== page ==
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Modeling position on HIV, the opioid crisis, and COVID-19 disruption among people who inject drugs in Baltimore City, Maryland

Despite the more than decades long downward trend in HIV incidence among people who inject drugs (PWID), there is cause for alarm due to the COVID-19 pandemic and the instability the response will likely cause, particularly among vulnerable populations. COVID-19 will disrupt access to the very interventions that led to declining HIV incidence among PWID, including harm reduction services and antiretroviral therapy (ART). It is unknown how the intersection of the opioid crisis and COVID-19 pandemic will interact to impact the health of PWID in the short term and whether it will create conditions sufficient to destabilize PWID populations enough to support the resurgence of HIV. This project will develop mathematical and statistical models to estimate the potential for HIV resurgence among PWID as a result of the COVID-19 pandemic. In particular, this project will focus on integrating detailed data on social networks, disruptions due to COVID-19 (social, behavioral, and access to healthcare) that will be prospectively collected. The project is a part of the AIDS Linked to the IntraVenous Experience (ALIVE) study, the longest running cohort of PWID (since 1988) based in Baltimore City, Maryland. More information on ALIVE can be found here: (

The ideal applicant will have both quantitative experience in epidemiology, statistics, and/or ecology and an interest in public health research related to disease prevention and control. Interest in HIV/hepatitis C is required. The applicant will have the opportunity to work on a wide range of data types including epidemiological, network and behavioral data sets related to HIV and opioid use disorder. Applicants with, or nearing completion of, a doctoral degree in epidemiology, ecology, biostatistics, or a related field will be considered. Those with experience in HIV or PWID populations will be given priority.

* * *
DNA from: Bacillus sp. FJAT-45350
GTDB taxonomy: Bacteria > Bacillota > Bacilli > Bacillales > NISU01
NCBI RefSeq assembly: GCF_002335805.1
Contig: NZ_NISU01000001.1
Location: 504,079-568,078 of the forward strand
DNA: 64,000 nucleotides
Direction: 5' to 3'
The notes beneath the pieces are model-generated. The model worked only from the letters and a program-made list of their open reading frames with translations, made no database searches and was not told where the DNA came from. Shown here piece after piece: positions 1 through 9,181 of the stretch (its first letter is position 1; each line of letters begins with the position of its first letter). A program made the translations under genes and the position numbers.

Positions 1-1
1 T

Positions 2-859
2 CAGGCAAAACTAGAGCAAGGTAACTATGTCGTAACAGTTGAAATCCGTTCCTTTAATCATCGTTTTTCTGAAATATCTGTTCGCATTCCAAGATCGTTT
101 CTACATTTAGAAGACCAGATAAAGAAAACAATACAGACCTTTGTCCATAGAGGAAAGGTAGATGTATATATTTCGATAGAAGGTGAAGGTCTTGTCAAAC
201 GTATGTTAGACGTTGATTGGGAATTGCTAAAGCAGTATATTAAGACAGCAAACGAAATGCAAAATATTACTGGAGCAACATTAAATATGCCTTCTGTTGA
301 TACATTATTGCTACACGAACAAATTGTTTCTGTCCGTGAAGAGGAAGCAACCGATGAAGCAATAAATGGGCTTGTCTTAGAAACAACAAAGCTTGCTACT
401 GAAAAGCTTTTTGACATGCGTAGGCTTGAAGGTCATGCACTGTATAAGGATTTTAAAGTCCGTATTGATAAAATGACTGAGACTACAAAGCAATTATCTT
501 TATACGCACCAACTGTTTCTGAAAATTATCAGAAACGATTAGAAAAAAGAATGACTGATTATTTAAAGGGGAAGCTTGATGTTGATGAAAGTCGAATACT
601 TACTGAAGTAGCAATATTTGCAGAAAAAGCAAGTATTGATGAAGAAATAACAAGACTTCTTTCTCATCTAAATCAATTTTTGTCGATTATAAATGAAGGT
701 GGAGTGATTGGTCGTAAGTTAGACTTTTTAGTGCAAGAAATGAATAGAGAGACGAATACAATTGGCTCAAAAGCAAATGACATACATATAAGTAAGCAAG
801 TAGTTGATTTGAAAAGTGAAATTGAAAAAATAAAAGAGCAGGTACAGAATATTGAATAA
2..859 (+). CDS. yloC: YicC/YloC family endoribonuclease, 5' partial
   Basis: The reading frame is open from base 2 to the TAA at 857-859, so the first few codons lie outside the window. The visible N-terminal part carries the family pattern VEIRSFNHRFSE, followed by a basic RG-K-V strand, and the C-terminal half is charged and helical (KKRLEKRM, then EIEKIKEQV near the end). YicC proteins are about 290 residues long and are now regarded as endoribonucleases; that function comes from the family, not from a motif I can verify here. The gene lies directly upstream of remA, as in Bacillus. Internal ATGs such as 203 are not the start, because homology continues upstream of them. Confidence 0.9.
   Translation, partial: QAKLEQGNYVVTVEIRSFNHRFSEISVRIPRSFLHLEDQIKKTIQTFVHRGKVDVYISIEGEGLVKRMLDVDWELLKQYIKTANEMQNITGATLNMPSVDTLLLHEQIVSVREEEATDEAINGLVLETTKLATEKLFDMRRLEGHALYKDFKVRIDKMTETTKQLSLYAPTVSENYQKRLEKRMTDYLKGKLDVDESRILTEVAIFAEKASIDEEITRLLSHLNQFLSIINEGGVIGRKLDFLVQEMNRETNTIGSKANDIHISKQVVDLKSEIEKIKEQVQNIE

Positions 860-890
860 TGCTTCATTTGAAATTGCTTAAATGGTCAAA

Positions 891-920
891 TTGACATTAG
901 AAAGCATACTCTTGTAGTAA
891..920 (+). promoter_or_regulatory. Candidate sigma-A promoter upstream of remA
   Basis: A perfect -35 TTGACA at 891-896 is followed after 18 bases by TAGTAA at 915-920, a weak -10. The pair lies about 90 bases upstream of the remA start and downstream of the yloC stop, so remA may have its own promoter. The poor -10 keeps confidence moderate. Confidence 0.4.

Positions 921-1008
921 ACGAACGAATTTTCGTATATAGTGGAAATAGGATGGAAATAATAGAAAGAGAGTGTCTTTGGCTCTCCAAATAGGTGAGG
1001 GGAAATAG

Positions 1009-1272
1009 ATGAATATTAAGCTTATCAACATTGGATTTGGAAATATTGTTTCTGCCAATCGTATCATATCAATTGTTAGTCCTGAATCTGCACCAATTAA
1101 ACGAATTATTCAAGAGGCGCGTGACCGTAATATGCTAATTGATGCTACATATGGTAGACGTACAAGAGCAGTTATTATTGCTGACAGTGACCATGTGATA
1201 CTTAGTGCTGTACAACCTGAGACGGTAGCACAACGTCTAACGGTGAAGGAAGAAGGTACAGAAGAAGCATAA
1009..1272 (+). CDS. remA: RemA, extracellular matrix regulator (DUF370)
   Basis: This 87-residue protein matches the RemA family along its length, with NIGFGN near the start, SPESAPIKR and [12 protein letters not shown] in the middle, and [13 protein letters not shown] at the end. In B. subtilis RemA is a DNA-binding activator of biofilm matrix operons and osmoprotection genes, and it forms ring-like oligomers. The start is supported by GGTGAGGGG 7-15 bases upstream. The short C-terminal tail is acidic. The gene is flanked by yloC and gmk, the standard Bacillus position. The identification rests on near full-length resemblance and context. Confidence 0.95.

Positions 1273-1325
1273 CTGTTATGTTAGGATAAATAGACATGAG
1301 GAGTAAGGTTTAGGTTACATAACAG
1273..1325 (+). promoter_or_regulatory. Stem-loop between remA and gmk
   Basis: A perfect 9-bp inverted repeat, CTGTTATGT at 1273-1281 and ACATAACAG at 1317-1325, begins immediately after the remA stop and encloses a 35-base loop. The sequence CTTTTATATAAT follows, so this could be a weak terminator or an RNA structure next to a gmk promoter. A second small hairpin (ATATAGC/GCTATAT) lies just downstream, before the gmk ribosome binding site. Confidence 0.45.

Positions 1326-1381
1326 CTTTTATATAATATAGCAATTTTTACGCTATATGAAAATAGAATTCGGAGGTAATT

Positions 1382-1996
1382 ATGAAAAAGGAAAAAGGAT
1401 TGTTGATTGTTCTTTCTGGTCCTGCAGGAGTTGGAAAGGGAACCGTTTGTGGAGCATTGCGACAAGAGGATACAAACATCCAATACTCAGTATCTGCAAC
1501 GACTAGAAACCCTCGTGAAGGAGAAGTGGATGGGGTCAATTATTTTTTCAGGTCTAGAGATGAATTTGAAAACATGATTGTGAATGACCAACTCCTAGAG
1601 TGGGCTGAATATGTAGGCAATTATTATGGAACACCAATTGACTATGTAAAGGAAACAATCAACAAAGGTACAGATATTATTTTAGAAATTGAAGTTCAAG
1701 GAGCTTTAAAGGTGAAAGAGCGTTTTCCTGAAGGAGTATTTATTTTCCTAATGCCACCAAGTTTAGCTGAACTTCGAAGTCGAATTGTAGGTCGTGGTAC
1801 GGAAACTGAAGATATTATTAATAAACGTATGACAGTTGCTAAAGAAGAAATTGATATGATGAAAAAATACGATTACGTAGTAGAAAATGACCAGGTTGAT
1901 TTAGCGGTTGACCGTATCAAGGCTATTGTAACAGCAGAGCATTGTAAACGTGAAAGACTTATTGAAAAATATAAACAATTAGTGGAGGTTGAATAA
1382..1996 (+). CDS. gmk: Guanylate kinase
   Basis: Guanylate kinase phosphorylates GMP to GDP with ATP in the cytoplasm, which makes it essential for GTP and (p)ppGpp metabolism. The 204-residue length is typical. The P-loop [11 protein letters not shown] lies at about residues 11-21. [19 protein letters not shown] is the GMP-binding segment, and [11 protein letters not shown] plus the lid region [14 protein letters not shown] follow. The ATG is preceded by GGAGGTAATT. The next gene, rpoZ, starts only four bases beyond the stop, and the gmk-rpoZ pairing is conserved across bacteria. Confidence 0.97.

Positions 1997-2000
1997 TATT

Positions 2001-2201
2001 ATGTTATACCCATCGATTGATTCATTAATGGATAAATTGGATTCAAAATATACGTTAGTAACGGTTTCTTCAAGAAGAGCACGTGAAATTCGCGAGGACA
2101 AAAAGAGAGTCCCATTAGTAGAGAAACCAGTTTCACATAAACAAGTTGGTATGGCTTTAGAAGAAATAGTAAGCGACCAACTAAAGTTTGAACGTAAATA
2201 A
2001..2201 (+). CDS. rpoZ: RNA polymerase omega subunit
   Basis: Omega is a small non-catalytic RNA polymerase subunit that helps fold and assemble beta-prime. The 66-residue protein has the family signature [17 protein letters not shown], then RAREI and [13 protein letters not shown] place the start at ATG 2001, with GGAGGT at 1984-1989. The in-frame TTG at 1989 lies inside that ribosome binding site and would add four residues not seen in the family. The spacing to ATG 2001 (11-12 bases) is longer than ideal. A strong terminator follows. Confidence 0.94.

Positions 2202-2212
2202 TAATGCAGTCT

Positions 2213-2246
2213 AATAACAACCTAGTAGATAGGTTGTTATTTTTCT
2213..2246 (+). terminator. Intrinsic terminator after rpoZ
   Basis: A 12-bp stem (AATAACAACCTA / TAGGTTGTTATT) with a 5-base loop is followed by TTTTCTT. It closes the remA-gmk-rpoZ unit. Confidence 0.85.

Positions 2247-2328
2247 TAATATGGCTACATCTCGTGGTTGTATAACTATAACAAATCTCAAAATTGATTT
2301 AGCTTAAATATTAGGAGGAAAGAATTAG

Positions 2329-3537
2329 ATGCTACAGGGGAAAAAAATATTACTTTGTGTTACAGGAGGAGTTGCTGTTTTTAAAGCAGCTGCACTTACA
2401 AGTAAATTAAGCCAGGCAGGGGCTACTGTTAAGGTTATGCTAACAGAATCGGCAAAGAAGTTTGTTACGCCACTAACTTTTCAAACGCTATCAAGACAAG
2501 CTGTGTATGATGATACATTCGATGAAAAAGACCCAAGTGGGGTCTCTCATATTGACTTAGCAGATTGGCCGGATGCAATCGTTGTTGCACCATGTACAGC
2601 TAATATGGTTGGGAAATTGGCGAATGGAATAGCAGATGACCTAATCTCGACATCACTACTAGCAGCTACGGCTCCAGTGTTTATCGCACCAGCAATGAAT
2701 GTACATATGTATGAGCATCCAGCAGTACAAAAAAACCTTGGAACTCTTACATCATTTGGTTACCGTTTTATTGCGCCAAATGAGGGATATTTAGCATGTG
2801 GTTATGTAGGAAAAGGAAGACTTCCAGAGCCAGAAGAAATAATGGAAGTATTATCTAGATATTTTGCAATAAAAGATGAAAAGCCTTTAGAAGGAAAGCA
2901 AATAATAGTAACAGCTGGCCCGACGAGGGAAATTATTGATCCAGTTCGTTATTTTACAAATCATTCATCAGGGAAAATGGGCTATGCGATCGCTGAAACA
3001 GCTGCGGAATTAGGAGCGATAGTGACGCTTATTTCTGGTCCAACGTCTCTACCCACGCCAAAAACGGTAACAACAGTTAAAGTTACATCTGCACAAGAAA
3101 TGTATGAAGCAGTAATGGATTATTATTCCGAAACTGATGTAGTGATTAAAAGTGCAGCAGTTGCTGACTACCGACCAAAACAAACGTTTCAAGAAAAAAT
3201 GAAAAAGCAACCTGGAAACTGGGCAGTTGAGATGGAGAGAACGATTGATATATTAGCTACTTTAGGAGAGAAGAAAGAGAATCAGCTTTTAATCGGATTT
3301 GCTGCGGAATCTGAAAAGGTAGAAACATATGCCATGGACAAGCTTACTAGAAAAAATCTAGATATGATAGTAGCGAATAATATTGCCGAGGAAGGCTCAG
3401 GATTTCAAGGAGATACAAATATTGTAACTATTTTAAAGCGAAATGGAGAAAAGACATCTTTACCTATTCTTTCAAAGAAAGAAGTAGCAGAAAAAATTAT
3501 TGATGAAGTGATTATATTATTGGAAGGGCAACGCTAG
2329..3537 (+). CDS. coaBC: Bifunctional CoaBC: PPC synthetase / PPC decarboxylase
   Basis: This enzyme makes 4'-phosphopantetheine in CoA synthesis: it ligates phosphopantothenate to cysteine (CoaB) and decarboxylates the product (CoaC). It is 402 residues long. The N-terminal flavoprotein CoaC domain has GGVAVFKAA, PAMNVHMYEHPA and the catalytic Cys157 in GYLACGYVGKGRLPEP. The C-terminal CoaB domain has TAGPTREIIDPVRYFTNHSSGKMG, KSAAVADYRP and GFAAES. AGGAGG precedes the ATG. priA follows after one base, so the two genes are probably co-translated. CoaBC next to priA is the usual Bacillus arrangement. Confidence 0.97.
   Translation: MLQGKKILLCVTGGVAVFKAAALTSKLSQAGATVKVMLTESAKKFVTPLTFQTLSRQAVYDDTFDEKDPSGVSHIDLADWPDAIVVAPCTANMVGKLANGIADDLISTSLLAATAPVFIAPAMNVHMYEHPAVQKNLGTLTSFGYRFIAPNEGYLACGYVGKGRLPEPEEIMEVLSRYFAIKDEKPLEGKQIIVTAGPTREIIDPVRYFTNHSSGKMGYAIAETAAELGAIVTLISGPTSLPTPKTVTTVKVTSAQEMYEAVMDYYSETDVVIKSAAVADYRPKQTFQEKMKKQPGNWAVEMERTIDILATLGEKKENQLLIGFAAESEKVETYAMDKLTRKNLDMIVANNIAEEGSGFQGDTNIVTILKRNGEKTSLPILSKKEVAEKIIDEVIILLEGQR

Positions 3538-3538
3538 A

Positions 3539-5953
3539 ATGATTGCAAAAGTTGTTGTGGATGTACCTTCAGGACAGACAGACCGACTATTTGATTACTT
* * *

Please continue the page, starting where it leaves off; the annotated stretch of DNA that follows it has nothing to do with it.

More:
The successful applicant will work with Drs. Becky Genberg and Amy Wesolowski and colleagues primarily on a project funded by the National Institutes of Health. The successful applicant be joining two highly collaborative groups including the ID Dynamics group ( and the ALIVE study. The ID Dynamics group works on projects ranging from empirical data collection to theoretical modeling of disease dynamics, and there will be ample opportunities to work on cross-cutting projects focused on issues in infectious disease transmission and control. This applicant will also work with the ALIVE study team based out of JHBSPH. This interdisciplinary team consists of epidemiologists, biostatisticians, behavioral scientists, and clinicians all working to better understand HIV transmission and epidemiology in these settings.
The position will be for 1-2 years, depending on applicant interest and career plans.
Interested candidates should contact Drs. Becky Genberg and Dr. Amy Wesolowski ( with a CV, statement of interest, and a list of 3 references. Application will be considered on a rolling basis and should be submitted by December 21, 2020.

Johns Hopkins Bloomberg School of Public Health
Closing date
December 21st, 2020
Posted on
October 6th, 2020 14:50
Last updated
October 6th, 2020 14:50